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Wednesday, February 23, 2011

Taxation on wills and beneficiaries

Taxation of wills and beneficiaries of wills is dependent on state and federal tax law within ones country of primary residence. In the United States, beneficiaries of wills are potentially subject to estate tax, inheritance tax, probate court proceedings, and income tax depending on the value of assets, existence of trusts and types of financial instruments within an estate.

Estate tax is higher than income tax and does not eliminate the requirement of income tax on inherited assets, nor does it eliminate taxation of the deceased via inheritance tax i.e. income tax for the dead. These multiple layers of taxation can potentially cause taxation levels in excess of 80%. For this reason, considering tax related options concerning taxation on will related matters and their beneficiaries is an important element of financial planning.

Ways to reduce beneficiary taxation


In light of the potential for estate, income and inheritance tax a few financial instruments and tax planning techniques can be utilized to minimize and avoid potential and existent taxation of assets passed on to heirs and/or beneficiaries. A few of these tax hedging facts and methods are illustrated below.

• Estate tax limits: Estate tax is applicable only to estates valued between $1 million and $3.5 million depending on the year. The elimination or re-evaluation of estate tax is a matter of political decision and may be best considered as a possible scenario in financial planning.

• Life insurance trusts: Assets held within a life insurance trust are exempt from estate valuation and therefore can serve as a useful hedge against possible estate taxation.

• AB Trusts: AB trusts, unlike living trusts are the property of trust managers with rights to the assets passed on to beneficiaries including spouse and children. Due to the structure of AB trusts, assets held within them are not subject to estate tax.

• Charitable lead and Charitable remainder Trusts: These two types of trusts reduce taxable inheritance, possibly to the point of falling below the taxable estate value limit. These trusts also allow capital gains avoidance, annuity receipt of funds and beneficiary revocation despite the trusts being irrevocable.

• Marital deduction of IRA's: A stipulation with regulation of individual retirement accounts makes possible the deferment of taxation of IRA distributions and inherited value until the death of the beneficiary spouse. This means that if the income is 1) paid in the form of annuity and 2) Is not fully claimed before the death of the IRA owners spouses/beneficiary then taxation of the IRA will be limited and/or reduced. This marital deduction may be facilitated through the rolling over of IRA's. (unclefed.com). The rules regarding this are quite involved and may require the assistance of a financial planner, accountant or attorney.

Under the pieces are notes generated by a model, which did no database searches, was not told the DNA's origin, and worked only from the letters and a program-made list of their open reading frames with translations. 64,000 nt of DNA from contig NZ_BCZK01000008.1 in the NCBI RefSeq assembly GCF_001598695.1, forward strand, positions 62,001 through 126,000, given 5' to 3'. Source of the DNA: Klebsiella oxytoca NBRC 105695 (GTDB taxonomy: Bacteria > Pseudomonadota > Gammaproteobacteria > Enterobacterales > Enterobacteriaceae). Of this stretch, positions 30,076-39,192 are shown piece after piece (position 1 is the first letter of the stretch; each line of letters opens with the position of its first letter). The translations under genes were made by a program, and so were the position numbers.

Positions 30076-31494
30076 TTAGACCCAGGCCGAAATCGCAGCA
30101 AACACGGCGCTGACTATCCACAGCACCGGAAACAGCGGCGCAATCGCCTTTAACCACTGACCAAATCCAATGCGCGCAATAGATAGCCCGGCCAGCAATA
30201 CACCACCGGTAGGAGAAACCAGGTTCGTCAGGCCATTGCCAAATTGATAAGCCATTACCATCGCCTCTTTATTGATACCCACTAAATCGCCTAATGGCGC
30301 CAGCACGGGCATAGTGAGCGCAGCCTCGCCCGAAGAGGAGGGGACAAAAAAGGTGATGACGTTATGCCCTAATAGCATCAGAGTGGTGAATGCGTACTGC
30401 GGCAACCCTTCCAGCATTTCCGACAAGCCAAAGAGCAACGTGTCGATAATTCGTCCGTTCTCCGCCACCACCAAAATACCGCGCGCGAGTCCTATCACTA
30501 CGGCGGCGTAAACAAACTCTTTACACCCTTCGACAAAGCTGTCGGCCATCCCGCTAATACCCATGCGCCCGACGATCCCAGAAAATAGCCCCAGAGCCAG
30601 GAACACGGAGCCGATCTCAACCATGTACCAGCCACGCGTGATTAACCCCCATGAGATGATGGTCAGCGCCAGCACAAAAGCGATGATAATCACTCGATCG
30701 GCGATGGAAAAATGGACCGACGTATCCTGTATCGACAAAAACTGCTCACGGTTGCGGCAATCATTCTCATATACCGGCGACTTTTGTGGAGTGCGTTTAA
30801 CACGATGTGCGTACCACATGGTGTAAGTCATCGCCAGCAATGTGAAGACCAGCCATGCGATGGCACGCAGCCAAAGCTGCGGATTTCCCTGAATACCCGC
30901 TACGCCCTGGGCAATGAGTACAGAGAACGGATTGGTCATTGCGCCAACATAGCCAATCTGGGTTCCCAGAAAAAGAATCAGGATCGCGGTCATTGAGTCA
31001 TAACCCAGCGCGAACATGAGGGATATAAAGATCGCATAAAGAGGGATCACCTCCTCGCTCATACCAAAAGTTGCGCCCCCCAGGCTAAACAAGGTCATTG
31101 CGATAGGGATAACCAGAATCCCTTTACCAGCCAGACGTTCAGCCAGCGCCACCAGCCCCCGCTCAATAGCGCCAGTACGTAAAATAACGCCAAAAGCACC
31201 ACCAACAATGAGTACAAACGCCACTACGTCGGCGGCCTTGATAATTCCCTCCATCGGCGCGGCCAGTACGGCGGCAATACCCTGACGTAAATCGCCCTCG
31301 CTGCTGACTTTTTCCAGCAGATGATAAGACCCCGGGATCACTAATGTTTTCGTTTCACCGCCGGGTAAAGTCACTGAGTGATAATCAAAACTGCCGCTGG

• Income tax of inheritance: If a beneficiary receives inheritance outside of a tax protected annuity or financial instrument, that inheritance will become subject to income tax. This can be especially costly especially after an estate tax is imposed. For this reason, planning for receipt of inheritance in the form of annuity payments can potentially lower taxation of income.

• Inheritance tax: Inheritance tax is the taxation of the deceased persons estate. Not all states are subject to the inheritance tax, Rhode Island being one such state. However, for residents of other states avoiding the inheritance tax can be assisted via establishment of specific types of trusts that transfer "ownership" of assets but not rights of beneficiaries to the assets and reduction of estate value via annual gift reductions.

• Additional exemptions: To further lower estate value, an estate may be reduced in value by up to $1 million via gift exemption and $2 million for "generational pass over" of beneficiaries. (Themoneyalert.com) An estate tax schedule based on income amount and taxable year is included with the references to this article.

Taxation of assets referred to in wills, within estates and after death have the potential to be very large due to the multiple types of taxation imposed on the deceased, the estate of the deceased and the beneficiaries of the deceased. Financial planning for such taxes can be a very good idea especially in cases where the asset value of an estate is above $1 million dollars or more. The techniques in this article are not exhaustive of all the possibilities for tax planning and do no replace the advice of an accountant or lawyer but serve as a guide to the potential taxation of willed assets and ways in which that taxation can be reduced.

Sources:

1. http://www.smartmoney.com/tax/homefamily/index.cfm?story=estatetax
2. http://www.nolo.com/article.cfm/objectId/426FB79B-AC11-432F-9E3204F6BAAC7FFD/309/227/QNA/
3. http://www.savewealth.com/planning/estate/charitabletrusts/
4. http://www.unclefed.com/AuthorsRow/TaxBusProf/ira.html
5. http://query.nytimes.com/gst/abstract.html?res=9B03E2D71430E733A25753C1A9679C946397D6CF
6. http://soundmoneytips.com/article/2777-tip-for-avoiding-inheritance-tax
7. http://www.nber.org/reporter/spring06/kopczuk.html
8. http://www.forbes.com/2000/12/08/1208finance.html
9. http://www.hoaglandlongo.com/practices/Federal_and_State_Tax_Planning.cfm